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Toronto, Canada (March 10, 2014) – The Citizen Lab at the Munk School of Global Affairs, University of Toronto is one of ten non-profits in the U.S. and abroad to receive the New Digital Age Grants, funded through a $1 million donation by Google executive chairman Eric Schmidt and his wife, Wendy. The Citizen Lab is the only group based in Canada to receive such an award.

The New Digital Age Grants were established to highlight organizations that use technology to counter the global challenges Schmidt and Google Ideas Director Jared Cohen write about in their book “The New Digital Age,” including government-sponsored censorship, disaster relief and crime fighting. The book was released in paperback on March 4.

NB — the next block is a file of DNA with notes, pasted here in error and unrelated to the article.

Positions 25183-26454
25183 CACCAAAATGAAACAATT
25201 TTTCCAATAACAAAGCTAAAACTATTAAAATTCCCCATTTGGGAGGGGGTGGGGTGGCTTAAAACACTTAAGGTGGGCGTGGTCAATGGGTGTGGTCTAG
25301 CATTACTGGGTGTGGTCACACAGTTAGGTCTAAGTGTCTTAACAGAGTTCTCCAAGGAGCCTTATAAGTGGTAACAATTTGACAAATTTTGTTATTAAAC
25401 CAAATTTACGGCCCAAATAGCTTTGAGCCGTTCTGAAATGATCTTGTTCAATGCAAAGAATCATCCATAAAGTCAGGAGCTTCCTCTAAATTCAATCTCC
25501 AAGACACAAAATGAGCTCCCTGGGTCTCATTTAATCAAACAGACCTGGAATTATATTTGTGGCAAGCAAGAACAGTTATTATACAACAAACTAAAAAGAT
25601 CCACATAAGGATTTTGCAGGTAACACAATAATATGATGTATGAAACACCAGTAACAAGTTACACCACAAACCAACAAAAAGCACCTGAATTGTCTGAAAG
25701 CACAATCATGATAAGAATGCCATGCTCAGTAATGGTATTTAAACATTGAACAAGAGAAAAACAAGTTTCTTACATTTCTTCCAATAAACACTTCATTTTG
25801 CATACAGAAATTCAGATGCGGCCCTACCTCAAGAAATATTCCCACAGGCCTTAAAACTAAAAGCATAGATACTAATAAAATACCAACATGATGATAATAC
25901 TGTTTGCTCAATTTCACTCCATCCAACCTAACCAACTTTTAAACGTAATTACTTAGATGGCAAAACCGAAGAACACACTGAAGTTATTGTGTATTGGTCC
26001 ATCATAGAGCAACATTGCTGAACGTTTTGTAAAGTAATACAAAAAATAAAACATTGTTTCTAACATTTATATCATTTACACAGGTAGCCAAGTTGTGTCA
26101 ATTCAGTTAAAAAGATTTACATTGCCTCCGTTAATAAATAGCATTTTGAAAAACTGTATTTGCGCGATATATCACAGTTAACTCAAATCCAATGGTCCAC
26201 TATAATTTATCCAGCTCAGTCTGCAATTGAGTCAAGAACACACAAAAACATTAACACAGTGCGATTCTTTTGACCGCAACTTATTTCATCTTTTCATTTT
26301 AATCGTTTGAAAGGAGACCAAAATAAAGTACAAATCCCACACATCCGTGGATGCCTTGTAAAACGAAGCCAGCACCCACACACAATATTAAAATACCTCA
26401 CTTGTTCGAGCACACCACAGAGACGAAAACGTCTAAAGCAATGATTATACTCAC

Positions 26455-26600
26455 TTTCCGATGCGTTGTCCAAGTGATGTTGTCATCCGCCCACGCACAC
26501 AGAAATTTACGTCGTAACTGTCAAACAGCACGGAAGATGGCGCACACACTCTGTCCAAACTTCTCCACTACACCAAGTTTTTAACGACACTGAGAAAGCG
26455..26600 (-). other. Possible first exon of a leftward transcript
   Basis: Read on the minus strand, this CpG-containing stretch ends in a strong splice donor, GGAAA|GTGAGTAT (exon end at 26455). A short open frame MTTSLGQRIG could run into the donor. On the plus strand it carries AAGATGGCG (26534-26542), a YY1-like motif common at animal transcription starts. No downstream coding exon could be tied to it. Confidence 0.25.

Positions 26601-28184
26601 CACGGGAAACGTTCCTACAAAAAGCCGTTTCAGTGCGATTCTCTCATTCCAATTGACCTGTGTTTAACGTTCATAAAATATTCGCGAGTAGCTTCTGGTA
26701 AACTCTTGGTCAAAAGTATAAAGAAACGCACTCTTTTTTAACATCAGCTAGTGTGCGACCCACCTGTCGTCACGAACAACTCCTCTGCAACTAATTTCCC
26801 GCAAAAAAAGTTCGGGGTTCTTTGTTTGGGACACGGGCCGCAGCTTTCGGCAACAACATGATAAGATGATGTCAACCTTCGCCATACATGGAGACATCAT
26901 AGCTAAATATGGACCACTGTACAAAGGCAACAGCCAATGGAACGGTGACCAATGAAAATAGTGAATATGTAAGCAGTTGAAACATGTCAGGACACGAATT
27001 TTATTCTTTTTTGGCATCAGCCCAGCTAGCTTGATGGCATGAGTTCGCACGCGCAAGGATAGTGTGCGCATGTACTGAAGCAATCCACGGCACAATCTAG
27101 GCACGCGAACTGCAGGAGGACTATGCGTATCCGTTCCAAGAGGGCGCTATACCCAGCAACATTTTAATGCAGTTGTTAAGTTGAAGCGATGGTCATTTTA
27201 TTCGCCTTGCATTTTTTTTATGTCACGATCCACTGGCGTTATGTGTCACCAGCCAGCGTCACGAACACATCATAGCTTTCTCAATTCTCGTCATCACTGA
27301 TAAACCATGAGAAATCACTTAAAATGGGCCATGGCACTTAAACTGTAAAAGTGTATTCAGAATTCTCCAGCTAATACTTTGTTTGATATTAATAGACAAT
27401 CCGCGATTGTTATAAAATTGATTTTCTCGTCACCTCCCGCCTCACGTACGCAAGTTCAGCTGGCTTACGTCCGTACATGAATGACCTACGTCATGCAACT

“The recipients chosen for the New Digital Age Grants are doing some very innovative and unique work, and I’m proud to offer them this encouragement,” said Schmidt. “Five billion people will encounter the Internet for the first time in the next decade. With this surge in the use of technology around the world—much of which we in the West take for granted—I felt it was important to encourage organizations that are using it to solve some of our most pressing problems.”

The Citizen Lab is an interdisciplinary laboratory that develops new approaches for researching and documenting information controls (e.g. network surveillance and content filtering). In carrying out its work, the Citizen Lab aims to explore issues that impact the openness and security of the Internet and that pose threats to human rights.

“The grant will enable us to continue to engage in independent and impartial research on Internet openness and rights from a multi-disciplinary perspective,” said Citizen Lab Director Ron Deibert. “We are very grateful to be the only Canadian recipient of such an award and to be honoured with so many other outstanding projects.”